The endemic fauna of New Zealand evolved in the absence of mammalian predators and their introduction has been devastating. Large-scale aerial applications of cereal baits containing sodium fluoroacetate (1080) are routinely used to control these pests. During one such operation in the Blue Mountains, West Otago, trail cameras were used to monitor the impact of the application on mammalian predators.
Studies of waterfowl productivity at the Pukepuke Lagoon Wildlife Management Reserve have shown high mortality amongst young ducklings. This has been found in other studies in which it has often been attributed to predation. (Evans and Wolfe 1967, Balser et al. 1968, Urban 1970, Schranck 1972). Areas of pasture, cut-over pine forest, and dunes outside the reserve were also included in the trapping area.
In Britain, the use of "second-generation'' rodenticides has become widespread on agricultural premises. The high toxicity and relatively long half-lives of these compounds has raised concerns over potential secondary exposure and poisoning of non-target predators. Over the last 15 years, exposure has been extensively documented in the barn owl Tyto alba but relatively little is known about mammalian terrestrial predators.
A poison baiting operation at Trounson Kauri Park in Northland, New Zealand using first 1080 and then brodifacoum targeted possums (Trichosurus vulpecula) and rodents (Rattus rattus, Rattus norvegicus and Mus musculus). Predatory mammals were monitored by radio telemetry during the operation. All six feral cats (Felis catus), the single stoat (Mustela erminea) and the single ferret (Mustela furo) being monitored at the beginning of the operation died of secondary poisoning following the 1080 operation.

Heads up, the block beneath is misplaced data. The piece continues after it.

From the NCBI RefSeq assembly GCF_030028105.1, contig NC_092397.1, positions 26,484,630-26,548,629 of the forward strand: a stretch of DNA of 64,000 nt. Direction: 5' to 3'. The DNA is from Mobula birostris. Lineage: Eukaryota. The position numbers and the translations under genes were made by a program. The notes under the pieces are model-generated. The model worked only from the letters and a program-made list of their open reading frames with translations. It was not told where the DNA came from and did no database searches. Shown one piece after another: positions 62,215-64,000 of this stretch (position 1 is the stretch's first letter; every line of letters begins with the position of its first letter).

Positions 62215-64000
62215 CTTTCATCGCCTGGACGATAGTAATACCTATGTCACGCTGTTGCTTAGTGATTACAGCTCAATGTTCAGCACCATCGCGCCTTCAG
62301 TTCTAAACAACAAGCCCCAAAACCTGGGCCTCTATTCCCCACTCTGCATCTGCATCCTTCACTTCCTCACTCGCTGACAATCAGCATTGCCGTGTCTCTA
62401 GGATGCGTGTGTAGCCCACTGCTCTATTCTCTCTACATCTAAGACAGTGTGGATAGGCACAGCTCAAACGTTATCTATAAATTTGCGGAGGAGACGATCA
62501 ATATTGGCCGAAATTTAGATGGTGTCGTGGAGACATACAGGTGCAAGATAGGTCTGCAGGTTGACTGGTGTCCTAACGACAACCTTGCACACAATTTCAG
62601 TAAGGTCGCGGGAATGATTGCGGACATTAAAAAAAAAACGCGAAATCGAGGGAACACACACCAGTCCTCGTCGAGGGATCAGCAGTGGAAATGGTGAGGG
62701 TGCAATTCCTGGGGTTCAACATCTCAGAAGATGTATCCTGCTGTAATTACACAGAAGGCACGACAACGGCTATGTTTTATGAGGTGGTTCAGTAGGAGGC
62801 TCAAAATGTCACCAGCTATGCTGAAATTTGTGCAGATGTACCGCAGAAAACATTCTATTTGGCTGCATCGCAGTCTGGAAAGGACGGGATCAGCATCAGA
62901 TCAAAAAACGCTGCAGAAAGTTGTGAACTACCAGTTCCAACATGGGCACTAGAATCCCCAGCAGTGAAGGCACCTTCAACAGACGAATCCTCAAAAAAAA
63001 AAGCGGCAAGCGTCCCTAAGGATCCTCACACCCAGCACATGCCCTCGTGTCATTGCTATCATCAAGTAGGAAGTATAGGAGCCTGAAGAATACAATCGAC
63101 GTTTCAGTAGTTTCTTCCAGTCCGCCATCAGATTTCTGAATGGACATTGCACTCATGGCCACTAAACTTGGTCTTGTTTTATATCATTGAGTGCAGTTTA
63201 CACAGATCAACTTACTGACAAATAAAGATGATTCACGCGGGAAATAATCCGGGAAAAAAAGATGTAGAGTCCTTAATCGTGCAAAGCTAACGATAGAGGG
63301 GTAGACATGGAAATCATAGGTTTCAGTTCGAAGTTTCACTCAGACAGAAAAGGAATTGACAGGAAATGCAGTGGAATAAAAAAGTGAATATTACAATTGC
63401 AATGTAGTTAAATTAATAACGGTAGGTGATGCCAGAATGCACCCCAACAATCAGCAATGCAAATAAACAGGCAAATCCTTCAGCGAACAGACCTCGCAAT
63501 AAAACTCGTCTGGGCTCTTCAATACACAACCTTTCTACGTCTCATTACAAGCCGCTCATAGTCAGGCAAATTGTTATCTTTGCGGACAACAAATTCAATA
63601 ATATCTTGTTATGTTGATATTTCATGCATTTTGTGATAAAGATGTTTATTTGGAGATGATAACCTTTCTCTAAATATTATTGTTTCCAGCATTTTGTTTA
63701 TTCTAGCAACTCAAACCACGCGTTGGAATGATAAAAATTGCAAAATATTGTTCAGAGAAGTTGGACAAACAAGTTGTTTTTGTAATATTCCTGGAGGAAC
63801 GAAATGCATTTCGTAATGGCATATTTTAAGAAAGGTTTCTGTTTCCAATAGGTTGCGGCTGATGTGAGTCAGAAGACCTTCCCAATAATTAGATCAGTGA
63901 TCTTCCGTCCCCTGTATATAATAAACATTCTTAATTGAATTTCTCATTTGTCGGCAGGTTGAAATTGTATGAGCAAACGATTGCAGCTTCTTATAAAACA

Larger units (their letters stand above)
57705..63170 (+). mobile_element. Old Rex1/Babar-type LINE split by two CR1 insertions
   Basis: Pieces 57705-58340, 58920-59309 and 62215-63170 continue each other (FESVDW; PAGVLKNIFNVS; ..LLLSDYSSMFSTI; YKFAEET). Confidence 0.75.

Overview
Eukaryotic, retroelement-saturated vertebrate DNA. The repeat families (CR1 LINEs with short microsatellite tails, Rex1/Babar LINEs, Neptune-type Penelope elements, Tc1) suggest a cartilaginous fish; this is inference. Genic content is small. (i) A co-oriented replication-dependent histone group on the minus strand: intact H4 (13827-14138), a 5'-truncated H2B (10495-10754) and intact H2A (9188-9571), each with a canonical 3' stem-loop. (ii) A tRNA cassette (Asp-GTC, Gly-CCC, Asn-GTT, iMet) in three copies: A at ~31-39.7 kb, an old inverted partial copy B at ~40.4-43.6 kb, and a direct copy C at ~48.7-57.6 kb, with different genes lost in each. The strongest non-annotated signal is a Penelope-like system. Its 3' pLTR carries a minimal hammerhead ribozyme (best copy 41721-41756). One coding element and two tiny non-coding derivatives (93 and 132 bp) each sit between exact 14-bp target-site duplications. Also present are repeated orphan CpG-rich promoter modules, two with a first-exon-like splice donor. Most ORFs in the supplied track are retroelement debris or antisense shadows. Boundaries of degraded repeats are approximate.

Populations of four species of carnivores were sampled over the five years 1983-87 at Pureora Forest Park, by regular three- monthly Fenn trap index lines supplemented with occasional control campaigns by shooting and additional traps. Stoats were the most frequently collected (63 captures), followed by weasels (18), cats (15) and ferrets (13). Stoats ranged throughout the mosaic of forest types but especially the older exotic blocks, hunting rabbits, rats, possums and birds. The mean age of 55 stoats trapped was 15 months, and their maximum life span about 5 years.
We studied the ecology of a high-density population of stoats in Fiordland, New Zealand, in the summer and autumn of 1990-91 following a Nothofagus seeding in 1990. Results are compared with findings from the same area in 1991-92, a period of lower stoat density. In the high-density year, minimum home ranges (revealed by radio-tracking) of four females averaged 69 ha and those of three males 93 ha; range lengths averaged 1.3 km and 2.5 km respectively. Neither difference was statistically significant.